Marco Rubio Is Ticked Off About The Iran Deal (And He Wants Everyone To Know)

PHOTO: In this Feb. 27, 2015 photo, Sen. Marco Rubio speaks in National Harbor, Md.PlayCarolyn Kaster/AP Photo
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He hasn't been as outspoken as some GOP contenders in condemning Donald Trump. He’s been reluctant to criticize other Republicans, and he was off the campaign trail this past week getting over a cold.

But when it comes to Iran, Marco Rubio, the Florida senator and presidential candidate, is speaking up, loud and clear.

"The Iranian regime and the world should know that a majority of members in this Congress do not support this deal and that the deal could go away on the day President Obama leaves office," a noticeably angry Rubio told Secretary of State John Kerry on Thursday.

Rubio added: "The Iranian regime and the world should know this deal -- this deal is your deal with Iran.”

That same day, in one of three national television interviews since the hearing, Rubio made it clear that as president he would "absolutely" re-impose sanctions on Iran.

"What the President is using is a national security waiver. He’s in essence saying, ‘I’m using this waiver to prevent the sanctions from still being imposed’,” Rubio said in an interview on Fox News. "The next President could just lift that with the stroke of a pen."

Although many other Republicans candidates have also been critical of the deal to keep Iran’s nuclear ambitions in check, the issue seems to send Rubio fuming. On Wednesday, Rubio said President Obama had “no class” for going “on comedy shows to talk about something as serious as Iran”, referring to the President’s interview on the Daily Show with Jon Stewart.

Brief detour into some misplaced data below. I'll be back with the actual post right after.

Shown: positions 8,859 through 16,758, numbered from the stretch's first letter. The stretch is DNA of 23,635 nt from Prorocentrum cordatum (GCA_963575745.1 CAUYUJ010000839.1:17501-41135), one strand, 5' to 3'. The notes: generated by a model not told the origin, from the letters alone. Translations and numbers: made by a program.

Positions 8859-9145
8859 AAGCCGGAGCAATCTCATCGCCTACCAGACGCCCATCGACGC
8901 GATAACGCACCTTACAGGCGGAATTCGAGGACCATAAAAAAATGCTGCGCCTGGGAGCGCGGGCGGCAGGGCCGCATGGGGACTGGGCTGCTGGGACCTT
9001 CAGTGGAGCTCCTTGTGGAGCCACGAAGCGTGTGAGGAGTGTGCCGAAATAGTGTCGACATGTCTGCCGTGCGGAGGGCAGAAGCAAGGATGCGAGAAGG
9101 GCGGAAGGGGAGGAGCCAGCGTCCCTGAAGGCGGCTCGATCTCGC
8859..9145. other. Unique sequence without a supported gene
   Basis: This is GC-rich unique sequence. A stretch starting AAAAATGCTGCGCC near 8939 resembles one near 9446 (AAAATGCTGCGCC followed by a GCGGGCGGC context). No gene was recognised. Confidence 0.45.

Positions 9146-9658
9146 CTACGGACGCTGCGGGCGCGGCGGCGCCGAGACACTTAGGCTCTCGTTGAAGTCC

As a member of the Senate Committee on Foreign Relations, Rubio has made his opposition to the deal a pillar of his campaign, emerging as one of the its harshest and most outspoken critics.

One of the outside groups backing his presidential bid, the Conservative Solutions Project, has already released two ads criticizing the deal, calling it a "bad deal" and claiming it would give Iran "a clear path to a nuclear bomb."

At the Senate hearing, Kerry told Rubio he was confident the next president would have enough common sense to not arbitrarily end the deal if it was being properly implemented.

“If you think the Ayatollah is going to come back and negotiate again with an American, that’s fantasy,” Kerry said. “You’re never going to see that because we will have proven we’re not trustworthy."

"The fantasy is in believing that they’re going to even live to the accord," Rubio shot back in an interview with CBS on Friday. "This is a country that has a long history, at least the leaders of Iran do, of violating agreements and of always having a secret nuclear program."